How to Give a Glucagon Shot: Care Instructions

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What is a glucagon shot?

Glucagon emergency kit

Glucagon is a hormone that raises blood sugar levels. It is made by the pancreas. It is also available in a low blood sugar emergency kit.

People with diabetes sometimes get very low blood sugar. A glucagon shot raises a person's blood sugar quickly. A person needs a glucagon shot if he or she has a very low blood sugar level and is unconscious. A person also needs a shot if he or she can't or won't drink or eat something that contains sugar.

If someone close to you has diabetes, you may need to give the person a shot of glucagon during a low blood sugar emergency.

How do you give the glucagon shot?

A glucagon emergency kit has a syringe that contains liquid (a diluent). The kit also has a bottle that contains the medicine.

  1. Follow the instructions in the kit to mix the powder and the liquid. Put this back into the syringe. Make sure you have the amount of glucagon that the person's doctor recommends.
  2. Choose a clean site for the shot on the buttock, upper arm, or thigh. If you have an alcohol swab, use it to clean the skin where you will give the shot.
  3. Keep your fingers off the plunger, and hold the syringe like a pencil close to the site.
  4. Quickly push the needle all the way into the site.
  5. Push the plunger all the way in so that the medicine goes into the tissue. Give the amount of glucagon that the person's doctor has recommended. Remove the needle from the skin slowly and at the same angle that you put it in. Press the alcohol swab, if you used one, against the shot site.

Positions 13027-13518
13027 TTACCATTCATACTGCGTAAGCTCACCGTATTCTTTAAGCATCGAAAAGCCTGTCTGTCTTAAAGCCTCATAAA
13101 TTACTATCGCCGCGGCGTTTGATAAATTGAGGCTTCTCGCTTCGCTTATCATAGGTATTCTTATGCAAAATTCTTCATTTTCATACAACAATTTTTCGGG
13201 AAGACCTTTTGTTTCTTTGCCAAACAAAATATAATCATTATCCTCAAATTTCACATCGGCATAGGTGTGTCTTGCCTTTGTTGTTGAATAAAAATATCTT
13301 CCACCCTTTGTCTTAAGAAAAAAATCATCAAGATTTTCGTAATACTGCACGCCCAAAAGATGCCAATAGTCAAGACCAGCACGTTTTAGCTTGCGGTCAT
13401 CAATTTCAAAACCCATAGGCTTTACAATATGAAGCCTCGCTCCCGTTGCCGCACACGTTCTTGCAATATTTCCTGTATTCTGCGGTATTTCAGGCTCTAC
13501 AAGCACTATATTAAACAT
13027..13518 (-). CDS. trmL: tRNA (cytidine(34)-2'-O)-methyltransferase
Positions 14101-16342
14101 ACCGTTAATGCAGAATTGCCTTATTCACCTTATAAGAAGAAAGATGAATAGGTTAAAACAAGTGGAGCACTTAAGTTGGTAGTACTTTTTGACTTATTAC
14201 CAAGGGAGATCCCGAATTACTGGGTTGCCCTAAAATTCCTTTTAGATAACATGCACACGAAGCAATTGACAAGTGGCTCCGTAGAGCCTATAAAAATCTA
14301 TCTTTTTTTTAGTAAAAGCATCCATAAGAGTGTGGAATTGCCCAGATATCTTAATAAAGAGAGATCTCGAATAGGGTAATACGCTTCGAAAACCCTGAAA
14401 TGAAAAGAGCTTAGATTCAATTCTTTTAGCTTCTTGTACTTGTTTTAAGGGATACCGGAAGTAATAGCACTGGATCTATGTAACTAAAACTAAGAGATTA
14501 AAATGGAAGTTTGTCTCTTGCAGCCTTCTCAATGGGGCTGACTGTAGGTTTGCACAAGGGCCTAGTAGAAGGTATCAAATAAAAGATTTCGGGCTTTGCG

6. Turn the person's head to the side to prevent choking if he or she vomits.
  7. After you give the glucagon shot, immediately call 911 or other emergency services. If help has have not arrived within 15 minutes and the person is still unconscious, give another glucagon shot.
  8. Give some glucose or sucrose tablets or quick-sugar food when the person is alert and able to swallow. Also give the person some long-acting source of carbohydrate, such as crackers and cheese or a meat sandwich. Stay with the person until emergency help arrives.

Any time a person who has diabetes gets glucagon, he or she should talk to a doctor to try to find out what caused the low blood sugar. Possible causes include too much insulin, a missed meal, or insulin injected into a blood vessel. Other causes can be an illness other than diabetes, liver or kidney damage, a new medicine, or exercise.

Where can you learn more?

Go to https://www.healthwise.net/patientEd

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Current as of: March 13, 2017